What does Mr. Wilson tell sherlock Holmes about the Red-Headed League? Why did he come to Holmes for help?  

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In "The Red-Headed League," Mr. Wilson comes to Mr. Holmes for help, as he feels he has lost out on a very good job due to mysterious circumstances.

Mr. Wilson tells Holmes and Watson that he had recently seen an advertisement in the paper for a vacant position with something called The Red-Headed League. The advertisement said that all men over the age of twenty one, with red hair and good health, should apply in person the following Monday at the League's office on Fleet Street. When Mr. Wilson arrived to apply, he saw hundreds of other men with red hair lined up outside. Upon entry to the office, the man conducting interviews praised him as most suited for the job, and offered it to him on the spot.

Mr. Wilson already held a job as a pawnbroker but mostly conducted business in the evenings, and decided to take the mysterious job with The Red-Headed League, which promised he would only need to work from 10AM to 2PM. For the next weeks, Mr. Wilson was paid four pounds a week (quite a lot of money back then) to copy out the Encyclopedia Britannica by hand for a few hours a day.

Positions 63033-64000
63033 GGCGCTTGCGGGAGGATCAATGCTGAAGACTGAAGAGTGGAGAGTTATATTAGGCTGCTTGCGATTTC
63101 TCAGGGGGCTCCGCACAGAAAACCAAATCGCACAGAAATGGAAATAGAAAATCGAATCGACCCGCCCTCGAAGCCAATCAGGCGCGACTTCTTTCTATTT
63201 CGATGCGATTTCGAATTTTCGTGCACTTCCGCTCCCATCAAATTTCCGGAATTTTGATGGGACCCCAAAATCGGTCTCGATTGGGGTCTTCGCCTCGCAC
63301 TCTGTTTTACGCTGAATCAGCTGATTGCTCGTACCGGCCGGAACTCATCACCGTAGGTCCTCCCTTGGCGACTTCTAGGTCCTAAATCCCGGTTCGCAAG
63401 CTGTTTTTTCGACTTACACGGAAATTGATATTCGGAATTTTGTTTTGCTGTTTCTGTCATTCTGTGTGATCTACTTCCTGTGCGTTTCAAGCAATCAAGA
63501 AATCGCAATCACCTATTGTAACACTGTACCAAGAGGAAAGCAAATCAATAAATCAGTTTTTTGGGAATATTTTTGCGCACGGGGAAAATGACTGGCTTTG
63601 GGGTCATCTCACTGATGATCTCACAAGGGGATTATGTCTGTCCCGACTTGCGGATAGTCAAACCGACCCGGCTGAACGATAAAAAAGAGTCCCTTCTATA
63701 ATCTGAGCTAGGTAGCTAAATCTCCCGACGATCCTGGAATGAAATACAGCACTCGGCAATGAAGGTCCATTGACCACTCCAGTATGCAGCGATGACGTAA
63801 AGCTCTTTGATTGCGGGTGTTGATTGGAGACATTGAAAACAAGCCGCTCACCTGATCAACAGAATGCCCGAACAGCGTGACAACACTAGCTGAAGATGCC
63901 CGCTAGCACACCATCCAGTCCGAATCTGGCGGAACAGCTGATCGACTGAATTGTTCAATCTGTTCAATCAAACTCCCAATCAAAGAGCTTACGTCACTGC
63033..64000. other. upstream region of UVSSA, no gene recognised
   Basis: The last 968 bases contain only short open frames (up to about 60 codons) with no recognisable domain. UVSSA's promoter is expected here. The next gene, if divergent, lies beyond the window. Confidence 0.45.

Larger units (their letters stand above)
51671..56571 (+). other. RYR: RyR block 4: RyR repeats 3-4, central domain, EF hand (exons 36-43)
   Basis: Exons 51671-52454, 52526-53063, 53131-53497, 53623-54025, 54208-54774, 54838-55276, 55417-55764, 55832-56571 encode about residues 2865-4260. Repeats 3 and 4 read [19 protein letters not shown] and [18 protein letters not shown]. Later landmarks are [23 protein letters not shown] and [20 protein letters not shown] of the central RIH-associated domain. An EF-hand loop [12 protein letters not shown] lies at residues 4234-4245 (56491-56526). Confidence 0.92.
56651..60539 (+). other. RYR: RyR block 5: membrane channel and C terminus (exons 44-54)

Suddenly, on the 9th of October 1890, Mr. Wilson went to work and found a sign upon the office door reading, "The Red-Headed League is dissolved." Mr. Wilson checked with the landlord to ask about his employer, who said that the man had only rented the room and moved elsewhere in the city. When Wilson went to the new address, he found it to be a prosthetic knee manufacturer, and the people there had never heard of The Red-Headed League. 

Wilson was both upset at losing such an easy, well-paying job and confused by its sudden disappearance. He has come to Sherlock Holmes to hire him to figure out where The Red-Headed League and/or the men who employed Wilson had gone. Holmes asks a few additional questions about Wilson's assistant, who he describes as handy and stout, with an acid scar on his face. After that, Holmes and Watson set off to begin investigating.


Source: The Works of Sir Arthur Conan Doyle: Complete and Unabridged (1983)

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